September 23 is never a good day

Paul, 1992 - before bipolar This is probably my worst day of the year. It's Paul's death day. And today it is twelve years since he died. I've been up since 4:30 this morning, not even able to sleep in to my usual 5:30 or 6:00. I finally got up around 5:30 and went to the gym. That I worked out was a good thing. Working up a good sweat is always cleansing. I also did a couple of things I've been meaning to do for a long time. I replaced his photo we've had fading on our mantle for the last twelve years with a new vibrantly colored copy. And, after Bob and I went to visit Paul's grave this morning, we stopped into the cemetery's administrative office to make sure his gravestone is cleaned before our next planned visit on his birthday, December 31. Today, we saw a very dirty stone with grass growing over it. Still, as is our tradition, we each left a stone. Other than that I am just hanging out not doing much of anything. Not able to concentrate very well. But I didn't … [Read more...]

Thank you for sharing my memory of Paul

A big thank you to all of you who have donated and/or signed up to join me on September 25 for the Didi Hirsch annual suicide prevention Alive and Running 5K. Now that I'm on the 5K committee I was asked to set a fundraising goal. And at the outset I set my goal only at $500. But thanks to you I just upped it to $1000.00 and I'm only $48.00 short of reaching that because so many of you responded to my Ask. Just to give you a little background, I first discovered Didi Hirsch after Paul died. My husband and I participated in their eight-week Survivors after Suicide workshop. And as depressing as those sessions were, they had a lasting effect on me. I also found out that as horrific a story of loss as mine was, it could always be worse. I also reconnected with a person I've known since grade school in Glencoe, IL through my involvement with Didi Hirsch. Stan Lelewer's son killed himself about six years before Paul, and when he heard about Paul through a mutual friend he was … [Read more...]

No, I shall never forget

Putting a Face on Suicide Just because I haven't mentioned it all month, just because I've been busy posting about my European trip and September 11, just because I'm working like a fiend on book marketing doesn't mean I've forgotten. No, there is no way that would happen. The anniversary of my son Paul's death day (did I make up that term?) is looming and it is constantly on my mind. September for me is that dreaded month. First because of Paul's death and two years later the September 11 disasters. I've never been able to make sense of either one. I wrote this poem (really just a musing) in October, 2001 at an Esalen, Big Sur CA workshop. Tragedy in Perspective They say the poets need to retell the story to find meaning in the devastation, the incineration of over 3,000 people. We are the ones who can make the world feel better with the beauty of our words. But, I can't find the meaning. All I can see is the grief, the disbelief, the yearning, searching looks … [Read more...]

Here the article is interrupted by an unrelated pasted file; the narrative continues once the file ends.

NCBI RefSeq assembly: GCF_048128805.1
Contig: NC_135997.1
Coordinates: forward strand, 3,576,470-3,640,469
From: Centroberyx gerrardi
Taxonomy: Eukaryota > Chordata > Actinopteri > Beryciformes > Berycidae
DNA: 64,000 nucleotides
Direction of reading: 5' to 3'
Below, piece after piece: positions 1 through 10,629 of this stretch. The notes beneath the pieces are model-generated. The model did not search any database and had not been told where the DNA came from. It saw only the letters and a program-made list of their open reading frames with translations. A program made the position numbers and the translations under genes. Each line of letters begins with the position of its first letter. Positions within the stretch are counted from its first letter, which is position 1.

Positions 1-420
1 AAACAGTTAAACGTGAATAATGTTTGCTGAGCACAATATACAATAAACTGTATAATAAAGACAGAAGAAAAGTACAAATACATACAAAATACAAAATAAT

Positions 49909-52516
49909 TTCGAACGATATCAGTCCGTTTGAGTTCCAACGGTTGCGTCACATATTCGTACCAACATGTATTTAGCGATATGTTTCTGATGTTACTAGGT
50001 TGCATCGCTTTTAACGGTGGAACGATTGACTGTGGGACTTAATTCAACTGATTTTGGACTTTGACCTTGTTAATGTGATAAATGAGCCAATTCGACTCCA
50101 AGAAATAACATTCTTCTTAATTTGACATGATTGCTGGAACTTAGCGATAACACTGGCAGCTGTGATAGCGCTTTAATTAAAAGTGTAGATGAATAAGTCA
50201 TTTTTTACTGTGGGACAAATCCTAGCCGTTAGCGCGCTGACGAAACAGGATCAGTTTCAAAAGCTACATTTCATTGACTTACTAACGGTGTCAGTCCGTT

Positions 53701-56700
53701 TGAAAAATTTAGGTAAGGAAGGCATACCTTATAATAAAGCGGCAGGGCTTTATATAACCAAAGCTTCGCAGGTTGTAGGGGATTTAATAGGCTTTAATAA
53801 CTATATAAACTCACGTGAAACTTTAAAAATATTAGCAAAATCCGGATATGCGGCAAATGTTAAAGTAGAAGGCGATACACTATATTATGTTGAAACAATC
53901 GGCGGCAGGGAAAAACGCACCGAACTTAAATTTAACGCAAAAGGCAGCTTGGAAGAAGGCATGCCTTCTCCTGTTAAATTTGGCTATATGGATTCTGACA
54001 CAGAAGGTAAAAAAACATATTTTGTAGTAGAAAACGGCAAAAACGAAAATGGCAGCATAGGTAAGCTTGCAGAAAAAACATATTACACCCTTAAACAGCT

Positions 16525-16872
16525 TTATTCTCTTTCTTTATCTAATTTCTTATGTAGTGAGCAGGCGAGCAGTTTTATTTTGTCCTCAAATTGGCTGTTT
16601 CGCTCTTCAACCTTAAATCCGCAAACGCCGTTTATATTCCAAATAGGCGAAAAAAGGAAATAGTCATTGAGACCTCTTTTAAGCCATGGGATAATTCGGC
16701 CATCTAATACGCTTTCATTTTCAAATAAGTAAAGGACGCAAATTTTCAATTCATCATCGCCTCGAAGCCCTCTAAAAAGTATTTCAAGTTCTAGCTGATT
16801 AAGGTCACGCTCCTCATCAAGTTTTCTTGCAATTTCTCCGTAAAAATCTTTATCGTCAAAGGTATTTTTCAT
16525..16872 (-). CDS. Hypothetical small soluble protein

Choosing my answer carefully

At first the question made my heart pound so furiously that I couldn't get an answer out. Later on, I was adamant about saying I had had two sons and explaining right up front that one was dead. Nowadays, I choose my answer depending on who is asking. I don't want people with young children or planning to have children to hear my sad story. No one should have to go where I've been unwittingly. I believe my blurting out my story in response to a simple, friendly question gives out way too much information. Leaving Paul out makes me feel guilty, but way less guilty than making people asking innocent questions feel bad. Wrong? Right? Who knows? The Dreaded Question It happens again like so many times before. I'm at my sister's house, talking to her neighbor someone I've just met and she asks me the dreaded question one that I'm avoiding by talking about what a great day this has been in Portland and isn't my sister's garden just beautiful and what do you do for a … [Read more...]

Paul’s things

For me it is important to have his things around. I haven't hidden away his picture, and I don't hesitate to talk about him either. I want to keep remembering him, and I want others to know about how important he was in my life. I wrote this next poem while at a workshop at Esalen with Richard Jones. It's been published in "Mamazine," an online magazine, and in The Great American Poetry Show, Volume 1, the anthology I coedited. Black Bomber Swaddled in this black bomber jacket all weekend, I am safe from the Big Sur chill. It's too large for me. And that's okay. It was Paul's. I bought it for him years ago at American et Cie on La Brea before he went crazy and decided to leave us way before his time. I like how it snuggles me, like he's in there too giving me a hug. It's the only piece of his clothing I have left. I've given away the rest: his favorite plaid shirts that smelled of sweat and smoke, the torn jeans he salvaged from second-hand stores, his worn … [Read more...]